But then again, maybe not.
The Glazers' recent decision to sue a fan who is alleged to have published the details of corporate customers on the internet proves there is a long way to go before peace breaks out. There are still many who believe the true cost of the Glazers' ownership is yet to be felt and United's continued success is more a reflection of the frailties of their rivals, rather than the qualities of those who run the club.
"Our success is in spite of the Glazers, not because of them," insists Ian Prior of the Manchester United Supporters Trust.
"They've been very fortunate to have a manager like Sir Alex Ferguson. We should be fighting for our 20th title, not our 19th. If we'd had the money to keep Tevez and to buy a creative midfielder of the calibre we deserve, we could have done even better.
"Success on the pitch has taken the wind out of our (the anti-Glazer movement) sails. There's always going to be a large section of the crowd who are happy when we're winning and only come because United are successful, but success only covers over the cracks and delays the inevitable.
"The really big question is when Ferguson eventually goes and who replaces him."
United fan Andy Green, the man behind the andersred blog which analyses football finance and ownership, agrees.
"Nothing changes the fact that the Glazers' financial structure has cost the club more than £250m in interest and bank fees in the last five years. Vast amounts have been transferred from the fans to the owners in order to pay for their ownership," said Green.
"That money could have been spent on halving ticket prices for everyone at Old Trafford for the next five years."
In March, United's parent company revealed losses of £109m for the year to June 2010. The net transfer spend in that period was £56m, less than Manchester City invested, of course, but also less than Aston Villa and Sunderland spent.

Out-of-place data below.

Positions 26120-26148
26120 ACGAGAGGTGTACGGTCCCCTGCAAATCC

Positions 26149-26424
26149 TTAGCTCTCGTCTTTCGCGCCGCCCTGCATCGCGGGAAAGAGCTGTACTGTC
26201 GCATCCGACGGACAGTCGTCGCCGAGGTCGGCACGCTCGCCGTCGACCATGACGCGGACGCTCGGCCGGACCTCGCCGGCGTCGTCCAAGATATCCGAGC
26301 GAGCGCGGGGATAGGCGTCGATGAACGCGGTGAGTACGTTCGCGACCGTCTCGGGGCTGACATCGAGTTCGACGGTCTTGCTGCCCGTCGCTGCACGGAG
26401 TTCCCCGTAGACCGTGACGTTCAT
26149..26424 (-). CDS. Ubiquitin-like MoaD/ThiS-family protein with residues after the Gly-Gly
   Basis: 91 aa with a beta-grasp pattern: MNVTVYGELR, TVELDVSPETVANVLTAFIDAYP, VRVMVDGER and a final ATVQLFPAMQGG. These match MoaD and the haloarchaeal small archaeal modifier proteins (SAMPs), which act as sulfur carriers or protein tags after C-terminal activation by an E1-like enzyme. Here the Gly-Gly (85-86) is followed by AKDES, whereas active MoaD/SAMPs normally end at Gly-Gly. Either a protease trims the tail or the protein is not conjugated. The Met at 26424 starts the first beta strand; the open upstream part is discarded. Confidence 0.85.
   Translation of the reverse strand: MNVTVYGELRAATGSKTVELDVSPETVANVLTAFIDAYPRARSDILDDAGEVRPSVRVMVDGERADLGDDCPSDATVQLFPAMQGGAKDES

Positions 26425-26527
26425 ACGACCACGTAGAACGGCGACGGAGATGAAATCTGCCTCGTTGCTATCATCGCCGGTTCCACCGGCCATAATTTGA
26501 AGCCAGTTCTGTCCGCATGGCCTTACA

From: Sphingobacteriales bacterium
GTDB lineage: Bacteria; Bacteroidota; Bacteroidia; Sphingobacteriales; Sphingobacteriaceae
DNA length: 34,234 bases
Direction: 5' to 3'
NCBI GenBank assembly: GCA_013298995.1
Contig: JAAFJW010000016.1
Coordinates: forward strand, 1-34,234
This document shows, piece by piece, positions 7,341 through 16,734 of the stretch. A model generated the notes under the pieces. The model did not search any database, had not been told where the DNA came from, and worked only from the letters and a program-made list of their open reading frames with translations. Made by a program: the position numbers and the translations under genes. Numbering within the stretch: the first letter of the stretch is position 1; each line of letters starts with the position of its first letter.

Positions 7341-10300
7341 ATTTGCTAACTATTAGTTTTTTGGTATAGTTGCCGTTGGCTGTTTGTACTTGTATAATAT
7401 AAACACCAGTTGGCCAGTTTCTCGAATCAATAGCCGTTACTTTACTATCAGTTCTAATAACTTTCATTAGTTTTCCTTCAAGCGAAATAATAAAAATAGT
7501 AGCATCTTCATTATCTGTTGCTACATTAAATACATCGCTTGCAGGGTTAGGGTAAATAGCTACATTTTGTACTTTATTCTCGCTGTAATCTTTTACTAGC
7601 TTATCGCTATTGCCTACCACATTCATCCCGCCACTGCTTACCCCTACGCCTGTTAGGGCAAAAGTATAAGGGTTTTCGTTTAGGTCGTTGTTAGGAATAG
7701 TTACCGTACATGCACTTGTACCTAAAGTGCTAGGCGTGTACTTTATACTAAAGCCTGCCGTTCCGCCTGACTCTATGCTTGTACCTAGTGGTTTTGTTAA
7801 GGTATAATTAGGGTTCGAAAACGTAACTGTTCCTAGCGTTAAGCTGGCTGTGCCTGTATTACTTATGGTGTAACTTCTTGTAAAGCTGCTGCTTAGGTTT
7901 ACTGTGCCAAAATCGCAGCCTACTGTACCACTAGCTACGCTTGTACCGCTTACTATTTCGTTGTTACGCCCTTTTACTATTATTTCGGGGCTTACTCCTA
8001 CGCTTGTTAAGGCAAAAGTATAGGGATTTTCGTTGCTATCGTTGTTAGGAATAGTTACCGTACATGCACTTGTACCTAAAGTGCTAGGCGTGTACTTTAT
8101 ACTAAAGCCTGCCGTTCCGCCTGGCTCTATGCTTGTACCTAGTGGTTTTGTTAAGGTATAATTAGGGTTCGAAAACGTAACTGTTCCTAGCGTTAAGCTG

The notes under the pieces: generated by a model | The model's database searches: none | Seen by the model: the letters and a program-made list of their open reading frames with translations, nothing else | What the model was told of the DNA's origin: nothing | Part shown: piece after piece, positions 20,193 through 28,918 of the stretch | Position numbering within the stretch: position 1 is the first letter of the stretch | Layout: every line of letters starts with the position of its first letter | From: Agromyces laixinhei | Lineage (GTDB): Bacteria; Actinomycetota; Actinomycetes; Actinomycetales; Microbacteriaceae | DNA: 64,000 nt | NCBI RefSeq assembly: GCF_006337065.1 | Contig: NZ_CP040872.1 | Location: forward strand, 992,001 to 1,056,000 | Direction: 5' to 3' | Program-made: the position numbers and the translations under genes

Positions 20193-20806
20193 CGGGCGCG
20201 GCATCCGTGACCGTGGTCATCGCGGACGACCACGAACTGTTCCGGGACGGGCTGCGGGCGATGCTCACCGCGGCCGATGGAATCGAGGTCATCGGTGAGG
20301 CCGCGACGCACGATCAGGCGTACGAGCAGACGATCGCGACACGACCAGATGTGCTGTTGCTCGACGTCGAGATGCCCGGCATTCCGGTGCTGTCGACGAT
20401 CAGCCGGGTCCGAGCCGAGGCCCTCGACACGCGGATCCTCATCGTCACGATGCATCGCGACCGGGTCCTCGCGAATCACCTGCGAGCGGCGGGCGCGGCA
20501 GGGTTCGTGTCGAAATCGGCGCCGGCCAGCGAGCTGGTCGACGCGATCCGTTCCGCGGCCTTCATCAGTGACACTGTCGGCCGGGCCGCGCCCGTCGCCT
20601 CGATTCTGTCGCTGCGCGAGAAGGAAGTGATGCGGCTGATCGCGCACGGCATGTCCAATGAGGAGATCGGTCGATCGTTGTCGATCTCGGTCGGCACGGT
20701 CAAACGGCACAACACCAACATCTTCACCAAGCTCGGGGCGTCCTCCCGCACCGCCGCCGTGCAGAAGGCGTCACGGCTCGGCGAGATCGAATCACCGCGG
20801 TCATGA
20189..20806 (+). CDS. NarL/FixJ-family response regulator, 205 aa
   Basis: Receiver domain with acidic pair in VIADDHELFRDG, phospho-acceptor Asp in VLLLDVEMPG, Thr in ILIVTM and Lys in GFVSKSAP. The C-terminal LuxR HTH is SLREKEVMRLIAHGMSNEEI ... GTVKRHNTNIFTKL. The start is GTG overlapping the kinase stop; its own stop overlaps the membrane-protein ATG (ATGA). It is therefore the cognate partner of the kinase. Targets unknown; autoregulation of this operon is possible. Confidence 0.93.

"The truth is that Ferguson is operating on a far tighter budget than other major European teams," said Green.
"If we have been scaremongering about the Glazers all this time then I'd urge them to prove otherwise. Give Ferguson a war chest so he can buy the centre-half, midfielder and goalkeeper we desperately need. Look at the way we're limping towards the finishing line. We've won just five matches away in the league all season."
United do appear to have been fortunate that their own transitional period has coincided with Chelsea's confusion over how to integrate Fernando Torres and Arsenal's continued inability to turn potential into trophies. Perhaps the FA Cup semi-final defeat by Manchester City and the somewhat laboured display at the Emirates were a sign of things to come, evidence that United have merely been postponing the pain.
Much depends, of course, on how one measures success and who United see as their competition. In 2009, United's fans travelled to Rome full of confidence they could beat Barcelona and win a second successive Champions League final. They were soundly beaten.
The fact that two years later United will start as underdogs, even at Wembley, is telling. While Barca have invested in the likes of David Villa and Javier Mascherano, United's team is largely the same, minus Ronaldo and Tevez.
In truth, the gap between the two sides has widened and deep down Ferguson will know this. He will try everything in his power to defy it, and may manage to, but he will know United have fallen behind.
Perhaps a better time to judge the Glazers will be later this summer when Ferguson goes to the board and asks them to release the funds required to purchase long-term replacements for the likes of Rio Ferdinand, Giggs, Scholes and Edwin Van der Sar.
Will the Glazers, for example, decide they can afford the £80m needed for Wesley Sneijder's fee and salary? Only then will we discover whether Ferguson enjoys the support that chief executive David Gill insists he does.
Until that time, no one can deny the Glazer era has been successful on the pitch and the gloomy prophecies of those that want them gone are yet to come to pass. But one also suspects it could have been even better if United were freed from the financial costs the Glazers' ownership entails.
Whatever the outcome at Old Trafford on Sunday and at Wembley later this month, the Glazers are a long way from winning the argument.